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Selected aspects of Australia's emerging "model" double taxation treaty.

Publication date: 01 Feb 08 | Source: BULLETIN FOR INTERNATIONAL TAXATION

Issue: Vol 62 No 2 2008

Pages: pp.56-65

This article examines selected aspects of Australia's emerging "model" tax treaty which reflects the changes in its tax treaty policy. The article first summarises the findings and recommendations of the Review of Business Taxation and the Review of International Taxation Agreements in respect of Australia's treaty policy. The article then discusses the changes in Australia's tax treaty policy, which include (a) moving towards a more residence-based treaty policy, (b) giving priority to (re)negotiating treaties with Australia's major trading partners, (c) modernising Australia's treaty policy - pertaining to eg exchange of information, assistance in collection and non-discrimination, and (d) improving the consulation processes on negotiating treaties. The article concludes that, going forward, Australia's "model" treaty will more closely resemble the OECD Model as, in economic terms, Australia moves from being a capital importer to being a capital exporter.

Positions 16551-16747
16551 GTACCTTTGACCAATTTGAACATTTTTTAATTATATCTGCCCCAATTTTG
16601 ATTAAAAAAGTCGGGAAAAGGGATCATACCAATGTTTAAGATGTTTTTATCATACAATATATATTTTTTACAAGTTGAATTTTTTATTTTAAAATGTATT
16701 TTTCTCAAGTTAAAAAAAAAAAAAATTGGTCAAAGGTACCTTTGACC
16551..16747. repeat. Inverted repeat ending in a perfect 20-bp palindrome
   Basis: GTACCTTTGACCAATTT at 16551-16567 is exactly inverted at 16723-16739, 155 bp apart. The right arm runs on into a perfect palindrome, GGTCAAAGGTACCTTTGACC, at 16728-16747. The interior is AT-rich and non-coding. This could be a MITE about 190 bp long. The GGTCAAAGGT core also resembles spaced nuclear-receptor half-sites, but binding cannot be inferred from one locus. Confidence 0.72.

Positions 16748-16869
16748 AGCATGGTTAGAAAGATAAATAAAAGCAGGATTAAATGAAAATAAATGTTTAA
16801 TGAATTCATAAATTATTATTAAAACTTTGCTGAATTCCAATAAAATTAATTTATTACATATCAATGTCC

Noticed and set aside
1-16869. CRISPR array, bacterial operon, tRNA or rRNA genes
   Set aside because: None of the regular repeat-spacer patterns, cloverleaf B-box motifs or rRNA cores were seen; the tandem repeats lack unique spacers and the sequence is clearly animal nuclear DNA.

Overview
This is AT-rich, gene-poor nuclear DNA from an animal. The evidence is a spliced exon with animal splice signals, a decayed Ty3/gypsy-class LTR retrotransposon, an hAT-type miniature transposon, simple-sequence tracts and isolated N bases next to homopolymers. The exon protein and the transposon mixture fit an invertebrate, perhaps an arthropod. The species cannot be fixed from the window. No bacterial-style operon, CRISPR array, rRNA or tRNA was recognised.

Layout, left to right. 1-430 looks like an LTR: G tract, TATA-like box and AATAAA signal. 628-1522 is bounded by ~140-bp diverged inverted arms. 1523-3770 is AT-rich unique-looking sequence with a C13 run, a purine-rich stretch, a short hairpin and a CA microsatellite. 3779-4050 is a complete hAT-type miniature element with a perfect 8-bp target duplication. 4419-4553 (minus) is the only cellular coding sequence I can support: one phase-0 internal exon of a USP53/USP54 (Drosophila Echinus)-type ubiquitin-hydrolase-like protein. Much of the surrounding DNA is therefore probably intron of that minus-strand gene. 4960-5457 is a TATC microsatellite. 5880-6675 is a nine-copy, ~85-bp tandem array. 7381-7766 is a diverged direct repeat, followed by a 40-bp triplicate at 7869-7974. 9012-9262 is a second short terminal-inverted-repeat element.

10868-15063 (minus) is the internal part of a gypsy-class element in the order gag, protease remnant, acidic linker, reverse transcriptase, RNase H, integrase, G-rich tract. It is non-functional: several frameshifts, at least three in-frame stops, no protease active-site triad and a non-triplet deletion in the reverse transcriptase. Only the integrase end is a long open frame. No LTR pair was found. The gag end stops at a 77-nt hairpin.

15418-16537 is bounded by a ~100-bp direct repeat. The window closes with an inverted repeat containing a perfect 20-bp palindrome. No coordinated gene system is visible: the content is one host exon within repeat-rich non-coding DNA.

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Author profile

Prof Michael Dirkis CTA
Michael is Professor of Taxation Law at the University of Sydney. He has a PhD on Australian international taxation and is a noted researcher, having authored Is it Australia's? Residency and Source Analysed (2005, Australian Tax Research Foundation), as well as authoring and co-authoring over 590 publications and papers. From May 1999 until October 2009 he was, as Senior Tax Counsel for the Taxation Institute, in the forefront of the all major tax reform and taxation administration reforms. He continues his involvement as a member of the Treasury's Tax Treaties Advisory Panel and the Education Committee of the Tax Practitioners Board. He was awarded the Australasian Tax Teachers Association's Graham Hill medal in recognition of his "outstanding contribution to the teaching of taxation law and policy" on 21 January 2010. - Current at 29 October 2012
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